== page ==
longetivity of the game by way of something of a collecting
game. These weapons are also carried with you into the multiplayer
mode, which gives a further incentive to keep upgrading your
weapons. The enemies are also varied enough to warrant the
specialization of certain weapons. The only problem with this
is that you may only upgrade certain weapons for general use,
and because there are so many weapons, it may be hard to come
upon ammunition for your specific weapon type.
The presentation of the game is a very futuristic, cyberpunk
iteration of a software program. Weapons and upgrades are even
presented as files. For instance, ammunition is presented as
.blt files, weapons as .arm, grenade launchers as .lch....
The list goes on and on. For instance, if you picked up a plasma
grenade, it would be presented as a plasma.gre file, or if
you picked up shotgun ammo, it would be a shotgun.blt file.
Enemies even disappear into code when you defeat them. The
general environment is very well thought out and presented
in terms of the presentation and reused palettes and scenery
(the temple areas look like a temple, etc.). It helps with
the immersion that the random level generation draws the player
out of. It's the small details that are so gratifying about
Combat also works quite well. Usually, it will involve clearing
an entire room of enemies, moving on, clearing another room,
etc. Though it may get repetitive, the combat itself is quite
frantic. You will often find yourself confronting a decent
amount of enemies while moving along at a speedy pace, dodging
shots and eliminating opponents one by one. This especially
holds true in later levels, when stepping into a room with
powerful enemies suddenly becomes a gauntlet of gunfire. The
difficulty is there, all right - If you don't know what you're
doing, you'll get fried in no time flat. But once the shooting
starts, it doesn't stop until everyone is dead. The resulting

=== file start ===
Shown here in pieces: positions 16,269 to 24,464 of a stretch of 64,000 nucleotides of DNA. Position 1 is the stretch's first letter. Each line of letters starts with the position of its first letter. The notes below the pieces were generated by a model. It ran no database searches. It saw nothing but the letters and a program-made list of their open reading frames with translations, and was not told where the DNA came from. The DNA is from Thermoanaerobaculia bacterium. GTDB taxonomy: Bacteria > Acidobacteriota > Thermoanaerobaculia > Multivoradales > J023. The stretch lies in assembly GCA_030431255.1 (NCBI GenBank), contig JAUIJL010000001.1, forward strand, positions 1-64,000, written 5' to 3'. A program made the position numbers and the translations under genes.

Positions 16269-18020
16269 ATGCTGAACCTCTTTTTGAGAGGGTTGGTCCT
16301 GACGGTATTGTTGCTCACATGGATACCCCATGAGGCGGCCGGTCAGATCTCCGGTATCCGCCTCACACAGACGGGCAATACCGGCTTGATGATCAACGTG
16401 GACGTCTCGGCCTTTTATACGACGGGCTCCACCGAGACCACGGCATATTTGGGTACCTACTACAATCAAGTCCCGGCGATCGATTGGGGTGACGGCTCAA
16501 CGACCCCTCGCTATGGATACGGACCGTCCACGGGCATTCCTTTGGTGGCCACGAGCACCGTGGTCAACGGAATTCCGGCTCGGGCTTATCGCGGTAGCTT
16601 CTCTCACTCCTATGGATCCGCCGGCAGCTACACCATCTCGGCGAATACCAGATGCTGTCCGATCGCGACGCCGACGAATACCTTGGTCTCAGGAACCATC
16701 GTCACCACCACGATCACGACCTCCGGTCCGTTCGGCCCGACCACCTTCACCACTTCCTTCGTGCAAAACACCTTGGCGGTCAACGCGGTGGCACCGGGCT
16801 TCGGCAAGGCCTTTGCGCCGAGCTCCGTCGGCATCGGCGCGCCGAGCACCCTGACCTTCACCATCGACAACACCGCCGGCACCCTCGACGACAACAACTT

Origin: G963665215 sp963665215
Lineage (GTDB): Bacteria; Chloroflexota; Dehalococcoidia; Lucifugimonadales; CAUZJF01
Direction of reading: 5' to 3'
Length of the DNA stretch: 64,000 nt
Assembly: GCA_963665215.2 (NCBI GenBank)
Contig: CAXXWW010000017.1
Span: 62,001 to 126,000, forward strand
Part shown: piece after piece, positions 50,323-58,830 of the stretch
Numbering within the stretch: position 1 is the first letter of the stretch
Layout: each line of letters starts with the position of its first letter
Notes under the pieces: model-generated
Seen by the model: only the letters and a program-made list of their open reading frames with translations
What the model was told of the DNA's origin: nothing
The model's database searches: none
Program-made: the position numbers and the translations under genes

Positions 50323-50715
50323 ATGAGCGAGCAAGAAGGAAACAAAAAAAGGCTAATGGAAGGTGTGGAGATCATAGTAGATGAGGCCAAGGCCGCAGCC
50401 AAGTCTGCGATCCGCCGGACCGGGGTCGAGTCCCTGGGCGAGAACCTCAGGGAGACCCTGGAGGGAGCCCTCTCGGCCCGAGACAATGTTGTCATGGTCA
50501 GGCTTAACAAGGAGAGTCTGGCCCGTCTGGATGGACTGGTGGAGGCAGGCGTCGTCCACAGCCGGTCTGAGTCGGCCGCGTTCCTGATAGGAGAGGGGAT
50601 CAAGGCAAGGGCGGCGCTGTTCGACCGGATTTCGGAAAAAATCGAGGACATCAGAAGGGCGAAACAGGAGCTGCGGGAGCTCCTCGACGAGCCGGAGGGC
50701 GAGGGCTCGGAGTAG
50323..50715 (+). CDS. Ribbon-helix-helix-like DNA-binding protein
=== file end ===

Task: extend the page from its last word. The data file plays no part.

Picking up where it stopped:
calm gives you time to cool down, regroup, and prepare for
the next onslaught.
The critics' main point against Coded Arms would be the control
scheme. On the default setting, the analog stick is used to
move and strafe, and the face buttons are used to look around.
Since the face buttons are not depression-sensitive, and only
have four-way support, many reviewers have criticized this
choice in control scheme.
THE CONTROLS ARE NOT THAT BAD.
The analog stick works very well for movement, which helps
with basic targeting. Thankfully, Konami made all the hard
enemies ground-based, meaning that you won't have to be looking
up and down to get to them, much like in Doom. Square and circle
are competent turning buttons, albeit a little slow, and allow
you to take out the tougher enemies first. Even still, when
you do fight airborne adversaries, after five minutes of playing,
you'll find that it isn't hard at all to target them with the
face buttons, and any minor aiming trouble can be fixed by
moving to the right position to open fire. I noticed that many
people saw their shots missing; this is because you need to
let the crosshairs settle before firing, or you might as well
just be firing at the wall. Like in most FPSs, burst fire is
the key to success. True, the lock-on leaves something to be
desired. Unlike Ghost in the Shell, in which the lock-on follows
the target, you are required to have your reticule near the
enemy to lock on. This can cause frustration up close, when
a slight enemy movement knocks them out of your crosshairs.
There's no worse feeling than missing a point blank shotgun
blast. Still, with basic FPS skills, this poses no problem.